Britain to the Stars

At 11.03am UK time, on 15th December 2016, Major Tim Peake became the first British government funded astronaut to journey to the International Space Station.

Major Peake and his fellow astronauts, Tim Kopra and Yuri Malenchenko, will spend the next six months on the ISS after their craft, the Soyuz TM capsule, achieved a faultless launch from a standing start from the Baikanour Cosmodrome in Kazakhstan. Reaching the Earth’s orbit in only 8 minutes and 48 seconds, it then took just six hours for the Soyuz to catch up with the space station, which travels at 17,500mph as it orbits the Earth.

During the final approach, the probe of the Soyuz was captured by a series of hooks on the docking cone of the International Space Station, allowing all three astronauts to pass inside at a height of 400km from Earth.

A Major in the British Army, 41 year old Peake is the first Briton ever to be accepted into the European Astronaut Corps. He has been training for this mission since 2009, and beat 8000 hopeful astronauts to take part.

Peake follows in the footsteps of Helen Sharman, who was the first Briton to go into space as part of the Russian space corps on Project Juno, a co-operative project between a number of British companies and the Soviet government. In 1991, Sharman spent a week aboad the Russian Mir space station. Other British astronauts, Michael Foale and Piers Sellers, who flew missions on the US space shuttle, had to take dual citizenship in order to attain their dream of travelling in space.

Peake’s mission, named Principa, after Sir Issac Newton’s thesis on gravity, is to undertake a vast array of scientific experiments in the ISS’s Columbus laboratory with his colleagues, including the effect of headaches after space travel, complex research, and space walks. The last of these, Peake has said, would be his “ultimate” space experience.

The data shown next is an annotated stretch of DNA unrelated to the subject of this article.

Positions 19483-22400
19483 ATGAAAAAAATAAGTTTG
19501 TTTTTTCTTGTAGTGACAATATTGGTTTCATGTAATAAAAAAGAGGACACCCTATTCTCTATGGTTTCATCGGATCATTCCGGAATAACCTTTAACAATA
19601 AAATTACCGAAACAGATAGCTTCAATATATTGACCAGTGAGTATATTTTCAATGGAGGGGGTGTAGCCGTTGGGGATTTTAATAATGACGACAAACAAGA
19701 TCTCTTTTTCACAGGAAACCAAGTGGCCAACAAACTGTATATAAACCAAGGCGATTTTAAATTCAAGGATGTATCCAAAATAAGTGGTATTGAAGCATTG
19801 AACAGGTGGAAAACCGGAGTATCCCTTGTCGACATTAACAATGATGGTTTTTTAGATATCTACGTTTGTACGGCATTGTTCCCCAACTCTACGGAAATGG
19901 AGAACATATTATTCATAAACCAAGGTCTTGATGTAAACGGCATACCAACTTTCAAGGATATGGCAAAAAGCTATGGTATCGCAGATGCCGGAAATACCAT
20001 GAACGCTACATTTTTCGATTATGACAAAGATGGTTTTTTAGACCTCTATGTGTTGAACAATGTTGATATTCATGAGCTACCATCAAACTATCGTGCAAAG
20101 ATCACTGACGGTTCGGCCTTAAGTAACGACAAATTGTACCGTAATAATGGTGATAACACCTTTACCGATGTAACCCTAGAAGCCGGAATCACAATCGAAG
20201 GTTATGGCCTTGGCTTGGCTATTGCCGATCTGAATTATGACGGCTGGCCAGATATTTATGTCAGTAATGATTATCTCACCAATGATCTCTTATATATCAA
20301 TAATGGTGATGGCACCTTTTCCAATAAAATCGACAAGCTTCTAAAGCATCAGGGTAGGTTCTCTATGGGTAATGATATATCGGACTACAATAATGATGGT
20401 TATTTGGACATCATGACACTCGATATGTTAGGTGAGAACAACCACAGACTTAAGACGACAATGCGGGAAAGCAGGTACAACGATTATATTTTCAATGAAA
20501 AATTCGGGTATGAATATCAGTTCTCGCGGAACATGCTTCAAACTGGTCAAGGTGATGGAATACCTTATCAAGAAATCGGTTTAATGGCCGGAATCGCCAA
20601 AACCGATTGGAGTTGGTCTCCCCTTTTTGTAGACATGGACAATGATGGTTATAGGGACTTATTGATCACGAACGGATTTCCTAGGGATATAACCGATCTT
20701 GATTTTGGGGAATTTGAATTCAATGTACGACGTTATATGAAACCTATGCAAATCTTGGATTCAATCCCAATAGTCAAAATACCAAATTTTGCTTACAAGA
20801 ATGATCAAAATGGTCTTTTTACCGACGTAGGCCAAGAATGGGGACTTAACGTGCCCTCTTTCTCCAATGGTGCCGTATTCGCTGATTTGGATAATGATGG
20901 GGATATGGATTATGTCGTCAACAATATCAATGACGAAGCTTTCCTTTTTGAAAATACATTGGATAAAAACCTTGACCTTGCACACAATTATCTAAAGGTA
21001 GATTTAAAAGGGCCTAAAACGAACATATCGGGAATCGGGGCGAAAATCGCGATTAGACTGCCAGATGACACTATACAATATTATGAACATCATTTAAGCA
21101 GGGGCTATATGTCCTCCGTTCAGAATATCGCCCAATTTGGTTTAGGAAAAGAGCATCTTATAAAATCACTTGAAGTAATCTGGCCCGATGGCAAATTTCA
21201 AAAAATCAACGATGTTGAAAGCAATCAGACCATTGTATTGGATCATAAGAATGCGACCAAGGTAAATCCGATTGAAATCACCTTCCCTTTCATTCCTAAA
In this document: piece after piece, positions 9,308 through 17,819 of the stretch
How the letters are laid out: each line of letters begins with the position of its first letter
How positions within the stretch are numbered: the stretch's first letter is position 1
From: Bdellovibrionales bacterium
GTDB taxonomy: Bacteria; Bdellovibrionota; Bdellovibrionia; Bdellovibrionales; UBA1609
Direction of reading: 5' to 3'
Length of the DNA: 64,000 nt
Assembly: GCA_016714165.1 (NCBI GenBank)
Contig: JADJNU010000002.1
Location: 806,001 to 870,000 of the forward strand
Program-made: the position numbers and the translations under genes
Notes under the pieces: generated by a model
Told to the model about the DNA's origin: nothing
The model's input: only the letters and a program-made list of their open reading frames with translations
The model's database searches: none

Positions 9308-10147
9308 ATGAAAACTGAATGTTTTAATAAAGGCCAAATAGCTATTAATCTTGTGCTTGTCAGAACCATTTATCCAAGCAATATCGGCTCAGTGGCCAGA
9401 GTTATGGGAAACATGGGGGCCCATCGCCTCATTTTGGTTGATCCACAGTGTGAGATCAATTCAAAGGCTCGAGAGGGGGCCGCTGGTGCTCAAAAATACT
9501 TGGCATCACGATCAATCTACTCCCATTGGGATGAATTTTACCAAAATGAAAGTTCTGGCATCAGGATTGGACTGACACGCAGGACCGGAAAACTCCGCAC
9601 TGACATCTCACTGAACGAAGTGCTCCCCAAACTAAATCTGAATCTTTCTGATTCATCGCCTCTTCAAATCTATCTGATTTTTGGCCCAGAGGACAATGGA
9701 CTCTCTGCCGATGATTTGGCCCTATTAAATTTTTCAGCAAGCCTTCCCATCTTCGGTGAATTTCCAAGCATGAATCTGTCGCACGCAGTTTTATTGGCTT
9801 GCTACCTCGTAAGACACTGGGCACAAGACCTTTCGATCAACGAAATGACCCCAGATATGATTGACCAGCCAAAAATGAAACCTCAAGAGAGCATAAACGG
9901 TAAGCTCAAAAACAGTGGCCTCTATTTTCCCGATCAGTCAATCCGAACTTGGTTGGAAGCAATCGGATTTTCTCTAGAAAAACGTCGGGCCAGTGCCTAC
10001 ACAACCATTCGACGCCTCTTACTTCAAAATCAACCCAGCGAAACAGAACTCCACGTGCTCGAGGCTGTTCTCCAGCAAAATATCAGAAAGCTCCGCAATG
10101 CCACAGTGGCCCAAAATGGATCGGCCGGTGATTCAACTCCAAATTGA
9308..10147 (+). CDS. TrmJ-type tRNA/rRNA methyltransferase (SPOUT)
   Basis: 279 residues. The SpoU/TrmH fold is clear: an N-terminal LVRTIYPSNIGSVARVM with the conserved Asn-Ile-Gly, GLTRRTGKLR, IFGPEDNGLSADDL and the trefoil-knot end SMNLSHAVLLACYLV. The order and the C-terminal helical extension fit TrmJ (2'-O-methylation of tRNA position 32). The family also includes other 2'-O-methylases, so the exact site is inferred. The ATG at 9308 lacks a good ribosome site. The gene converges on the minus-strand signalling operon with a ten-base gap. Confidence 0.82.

Peake’s mission is also the first to have received funding from the government, and perhaps this, as well as the great public interest generated, will mean that there will be more British astronauts in the years to come.

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Dr Kathryn Bates is a graduate of archaeology and history. She has excavated across the world as an archaeologist, and tutored medieval history at Leicester University. She joined the administrative team at Oxford Open Learning twelve years ago. Alongside her distance learning work, Dr Bates is a bestselling novelist, and an itinerant creative writing tutor for primary school children.

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